Wednesday, August 21, 2013 at 3:14PM
Craig Meyers

Did you ever find yourself "remembering" something you've known for years? In June, I went back to Alaska to photograph bears. The opportunity to be near and photograph the great coastal brown bears is just something to be experienced. Before I left for Alaska, I went through my photographs from a previous trip to try to find out what I did right and what I'd done wrong. Actually, sometimes it's not right or wrong, but your tastes and ideas change over time as your style evolves. One of the things I noticed as I looked over the photos I liked from the previous trip was that many of them were taken from a different perspective, so I resolved to make some changes this trip.

This photo is more like many that I shot the first trip.

There's really nothing wrong with this shot. It's not a bad photo of this young sow standing on a bed of kelp at the water's edge. One thing I notice is that the bear looks small. Now, she's not huge, but probably weighs five or six hundred poiunds. What makes her look small is that the photo was shot from a vantage point higher than the bear, looking down at her.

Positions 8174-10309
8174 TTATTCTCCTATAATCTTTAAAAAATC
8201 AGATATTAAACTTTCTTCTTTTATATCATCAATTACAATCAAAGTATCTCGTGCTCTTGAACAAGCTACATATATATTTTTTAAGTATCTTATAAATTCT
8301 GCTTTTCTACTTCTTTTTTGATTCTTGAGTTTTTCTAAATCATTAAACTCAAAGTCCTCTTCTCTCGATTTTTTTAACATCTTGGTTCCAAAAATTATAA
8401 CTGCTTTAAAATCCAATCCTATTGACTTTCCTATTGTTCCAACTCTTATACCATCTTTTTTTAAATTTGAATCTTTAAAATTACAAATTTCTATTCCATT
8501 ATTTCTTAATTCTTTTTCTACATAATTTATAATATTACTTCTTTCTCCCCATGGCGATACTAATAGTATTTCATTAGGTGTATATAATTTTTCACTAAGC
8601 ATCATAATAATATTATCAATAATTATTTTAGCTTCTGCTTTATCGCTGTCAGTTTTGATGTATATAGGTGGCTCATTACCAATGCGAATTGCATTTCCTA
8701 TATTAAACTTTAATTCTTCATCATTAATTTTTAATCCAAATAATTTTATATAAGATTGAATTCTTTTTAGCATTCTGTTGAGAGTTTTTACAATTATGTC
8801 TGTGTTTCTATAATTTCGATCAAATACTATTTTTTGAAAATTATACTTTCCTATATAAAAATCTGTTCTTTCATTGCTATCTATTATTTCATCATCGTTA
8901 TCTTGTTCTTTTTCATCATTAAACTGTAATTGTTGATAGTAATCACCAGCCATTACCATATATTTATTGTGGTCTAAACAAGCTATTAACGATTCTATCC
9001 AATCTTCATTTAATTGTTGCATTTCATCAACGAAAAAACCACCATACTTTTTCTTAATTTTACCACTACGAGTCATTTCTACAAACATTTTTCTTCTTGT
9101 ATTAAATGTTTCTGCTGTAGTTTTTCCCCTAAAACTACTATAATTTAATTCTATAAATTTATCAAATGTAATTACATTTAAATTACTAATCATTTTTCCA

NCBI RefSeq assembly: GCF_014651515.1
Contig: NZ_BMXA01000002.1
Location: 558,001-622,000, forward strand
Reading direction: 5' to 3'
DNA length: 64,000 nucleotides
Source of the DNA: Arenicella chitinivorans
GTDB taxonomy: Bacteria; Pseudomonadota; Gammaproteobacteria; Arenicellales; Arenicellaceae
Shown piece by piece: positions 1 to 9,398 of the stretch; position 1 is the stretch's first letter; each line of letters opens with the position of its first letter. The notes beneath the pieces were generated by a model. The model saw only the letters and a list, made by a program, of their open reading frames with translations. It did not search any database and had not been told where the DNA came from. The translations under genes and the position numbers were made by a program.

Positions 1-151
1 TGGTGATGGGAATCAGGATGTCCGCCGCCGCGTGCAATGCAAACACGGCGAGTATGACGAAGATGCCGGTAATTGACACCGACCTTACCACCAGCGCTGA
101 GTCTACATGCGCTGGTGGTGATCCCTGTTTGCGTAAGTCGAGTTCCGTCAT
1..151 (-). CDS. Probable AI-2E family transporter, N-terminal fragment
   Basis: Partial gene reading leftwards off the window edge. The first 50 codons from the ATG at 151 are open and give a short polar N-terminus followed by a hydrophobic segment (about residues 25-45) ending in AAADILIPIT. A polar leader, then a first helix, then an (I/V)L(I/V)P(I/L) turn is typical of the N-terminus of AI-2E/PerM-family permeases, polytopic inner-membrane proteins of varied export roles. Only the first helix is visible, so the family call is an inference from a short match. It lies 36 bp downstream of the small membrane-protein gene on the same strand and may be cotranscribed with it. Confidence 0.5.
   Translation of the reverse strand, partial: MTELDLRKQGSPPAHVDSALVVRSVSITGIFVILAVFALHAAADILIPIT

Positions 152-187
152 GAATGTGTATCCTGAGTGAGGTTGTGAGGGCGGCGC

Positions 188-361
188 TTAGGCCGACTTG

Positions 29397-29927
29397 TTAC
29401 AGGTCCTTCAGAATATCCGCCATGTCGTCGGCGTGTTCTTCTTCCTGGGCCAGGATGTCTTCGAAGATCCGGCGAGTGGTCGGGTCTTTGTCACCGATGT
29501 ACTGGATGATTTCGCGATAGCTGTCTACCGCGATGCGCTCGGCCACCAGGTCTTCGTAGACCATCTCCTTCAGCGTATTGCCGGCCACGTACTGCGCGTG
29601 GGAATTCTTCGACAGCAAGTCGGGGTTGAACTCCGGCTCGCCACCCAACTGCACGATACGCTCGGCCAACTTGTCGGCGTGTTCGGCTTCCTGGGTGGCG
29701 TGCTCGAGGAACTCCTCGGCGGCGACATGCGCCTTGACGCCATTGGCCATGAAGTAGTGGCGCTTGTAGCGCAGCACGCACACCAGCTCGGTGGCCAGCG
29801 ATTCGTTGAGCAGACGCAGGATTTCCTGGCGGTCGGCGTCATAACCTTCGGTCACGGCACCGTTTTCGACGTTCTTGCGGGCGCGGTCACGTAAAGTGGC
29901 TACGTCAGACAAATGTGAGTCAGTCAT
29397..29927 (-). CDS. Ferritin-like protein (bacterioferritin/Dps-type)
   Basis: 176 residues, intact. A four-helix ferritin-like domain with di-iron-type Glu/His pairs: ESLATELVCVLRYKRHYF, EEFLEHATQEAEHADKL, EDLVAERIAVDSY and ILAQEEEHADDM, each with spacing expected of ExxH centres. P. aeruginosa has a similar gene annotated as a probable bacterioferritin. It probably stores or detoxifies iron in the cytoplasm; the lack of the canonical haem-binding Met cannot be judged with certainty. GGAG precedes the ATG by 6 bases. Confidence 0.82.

Now this fellow is a bigger bear, but looks even larger because I shot this photo pretty much at eye level with the bear. Notice how big and powerful he looks.

Now I was actually laying on the ground for this photo. I wanted to be looking up at the bear if possible to make him look as large and imposing as possible. Also from this angle, the background looks even more interesting.

How many times have I told people to try to get on the same level as their subjects? It's especially something we tell people to do when photographing children. It works with wildlife too. As I look back over my photographs over the years, it's just hard to beat being low in relation to the subject.

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